As with the last segment, the big but extremely quiet story in sexual health in the past few years is the slow recession of abstinence-only programs, which are very quietly being replaced by more comprehensive sex education programs. Now, of all places, Oklahoma is actually starting to give in and realize that abstinence-only was a failed experiment and that, if you want kids to avoid unintended pregnancy, you’re going to have to give them actual information about contraception. The new program is starting in Tulsa, Oklahoma.
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If you take a step back and really think about it, the objections to sex ed have always been a little bit strange. They may not seem like it, because that knee-jerk hostility towards sexual openness and liberation is something we’ve all grown up with and see as “normal,” but if you set that aside, it’s actually quite weird. The idea that people make better decisions with pertinent information being withheld from them would insult our intelligence if the topic were anything but sex. For instance, imagine I’m making a trip from Oklahoma to California, and it’s fairly open-ended how and when I choose to leave. Do you think I’m going to make better decisions if you refuse to share information with me about the condition of the roads, the availability of airline travel, and the weather conditions? Or will knowing more about how I get there and when is good to travel help me make a better decision? Obviously, the latter. It makes no sense to think sex is an exception to the general rule that knowledge is power.
Of course, anti-choicers never actually really thought they’d get better health outcomes by withholding information. The whole thing was rooted in the same old urge to punish young people for having sex—the thinking, even if they are often loathe to admit it is that if you disobeyed their rules, then you deserve to get pregnant. But while that may satisfy a Bible-thumper’s sense of dominance and control, it’s not very practical. Indeed, what Oklahoma has found out is that high teenage pregnancy rates have a bunch of unintended consequences, as this sex education activist explained.
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Right wing myth: Refusing to tell kids about contraception means that their overwhelming fear of pregnancy will largely cause them to avoid sex, and the few that do get pregnant will serve as a warning about the evils of sex to others. Real world experience: Refusing to tell kids about contraception means that they will have sex anyway, because kids tend to do it on their own timeline and not the one given to them by others, especially others who think sex is dirty and sinful. When high numbers of teenagers get pregnant, they often drop out because of their overwhelming responsibilities, leading to more poverty and more social chaos, which ends up hurting everyone, even people who thought a few pregnant teens would be good for morale.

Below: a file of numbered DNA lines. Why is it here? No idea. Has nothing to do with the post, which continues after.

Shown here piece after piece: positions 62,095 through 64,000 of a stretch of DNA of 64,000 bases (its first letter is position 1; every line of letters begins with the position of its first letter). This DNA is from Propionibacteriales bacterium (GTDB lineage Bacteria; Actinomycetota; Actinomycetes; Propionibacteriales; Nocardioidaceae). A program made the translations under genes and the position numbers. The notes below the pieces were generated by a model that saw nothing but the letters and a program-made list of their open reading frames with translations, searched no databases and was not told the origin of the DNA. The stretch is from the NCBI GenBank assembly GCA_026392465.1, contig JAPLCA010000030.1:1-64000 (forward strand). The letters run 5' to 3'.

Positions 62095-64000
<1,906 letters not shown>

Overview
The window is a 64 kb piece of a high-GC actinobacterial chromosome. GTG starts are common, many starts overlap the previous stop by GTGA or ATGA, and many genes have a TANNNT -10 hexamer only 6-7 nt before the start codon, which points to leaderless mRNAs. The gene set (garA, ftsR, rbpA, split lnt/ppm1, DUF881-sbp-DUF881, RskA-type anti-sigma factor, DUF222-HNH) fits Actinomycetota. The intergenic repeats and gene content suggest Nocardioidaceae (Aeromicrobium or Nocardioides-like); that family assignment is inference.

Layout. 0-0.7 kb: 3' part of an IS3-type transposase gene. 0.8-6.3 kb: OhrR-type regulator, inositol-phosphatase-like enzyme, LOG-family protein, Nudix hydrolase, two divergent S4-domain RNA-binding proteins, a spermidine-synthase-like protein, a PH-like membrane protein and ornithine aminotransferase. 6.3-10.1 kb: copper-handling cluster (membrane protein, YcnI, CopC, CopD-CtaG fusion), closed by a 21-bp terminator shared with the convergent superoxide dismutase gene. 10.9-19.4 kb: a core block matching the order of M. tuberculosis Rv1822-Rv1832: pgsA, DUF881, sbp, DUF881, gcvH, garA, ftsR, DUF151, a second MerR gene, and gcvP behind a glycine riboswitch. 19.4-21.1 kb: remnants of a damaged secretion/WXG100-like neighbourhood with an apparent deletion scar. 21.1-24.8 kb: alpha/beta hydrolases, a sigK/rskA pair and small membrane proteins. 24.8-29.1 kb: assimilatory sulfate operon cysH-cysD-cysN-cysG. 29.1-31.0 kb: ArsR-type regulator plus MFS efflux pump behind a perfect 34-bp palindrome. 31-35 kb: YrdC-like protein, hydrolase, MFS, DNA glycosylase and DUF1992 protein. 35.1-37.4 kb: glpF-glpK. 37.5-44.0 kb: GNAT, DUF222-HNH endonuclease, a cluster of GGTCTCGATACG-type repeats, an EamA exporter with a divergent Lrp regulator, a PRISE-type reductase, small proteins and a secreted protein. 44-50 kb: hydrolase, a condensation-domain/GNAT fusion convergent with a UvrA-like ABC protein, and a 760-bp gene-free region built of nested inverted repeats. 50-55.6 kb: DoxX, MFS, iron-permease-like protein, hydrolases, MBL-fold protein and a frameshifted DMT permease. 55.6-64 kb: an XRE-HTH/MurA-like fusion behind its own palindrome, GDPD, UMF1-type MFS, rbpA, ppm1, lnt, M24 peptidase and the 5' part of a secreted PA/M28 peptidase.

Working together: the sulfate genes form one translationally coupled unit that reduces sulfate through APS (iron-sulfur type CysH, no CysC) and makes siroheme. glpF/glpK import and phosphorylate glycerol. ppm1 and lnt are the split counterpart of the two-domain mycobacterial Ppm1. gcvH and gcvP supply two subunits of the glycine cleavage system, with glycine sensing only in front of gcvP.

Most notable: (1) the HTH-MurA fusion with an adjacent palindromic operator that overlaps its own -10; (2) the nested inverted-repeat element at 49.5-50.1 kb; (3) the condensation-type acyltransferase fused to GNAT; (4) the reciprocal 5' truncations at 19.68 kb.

So, it’s a good start, but it sounds like there’s a long way to go.
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Eventually, the plan is to get regular teachers well-trained enough that they don’t need the specialists to do it, which is something I have no opinion either way. My gut instinct is to say that having this incorporated into regular school work should be the end goal, both to make it feel more normalized and to build on pre-existing relationships between students and teachers. My school had an outsider come in to do contraception education and it felt all weird and disconcerting and I think we learned less that we should. But actual experts probably understand the issues more. What I do know is that it’s a problem having the program built on an opt-in structure instead of an opt-out. Parents who don’t want kids to get sex ed should be the ones who have to make an effort, not parents who want their kids to get it. Frankly, I tend to run strong on the idea that minors have human rights to an education regardless and think parents shouldn’t be able to opt out of sex ed at all, but if you can’t have that, at least making the opt-out people work for it.
All credit to the Tulsa news station for not wasting our time interviewing some conservative spouting clichés about leaving it to the parents. We all know that some parents have no intention of teaching kids what they need to know, and that’s why it’s so critical for schools to step in and help out.
And now for the Wisdom of Wingnuts, Miley Cyrus edition. While there were interesting commentaries out there about cultural appropriation, most of the critical reaction to Miley Cyrus’ performance at the Video Music Awards was the same old anti-sex harrumphing. It was hard to pick a favorite, but I kind of like Ray Comfort’s.
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I like how blunt they were about their belief that grown women’s sexuality is male property, specifically your father’s property. Presumably right until your husband takes ownership of it.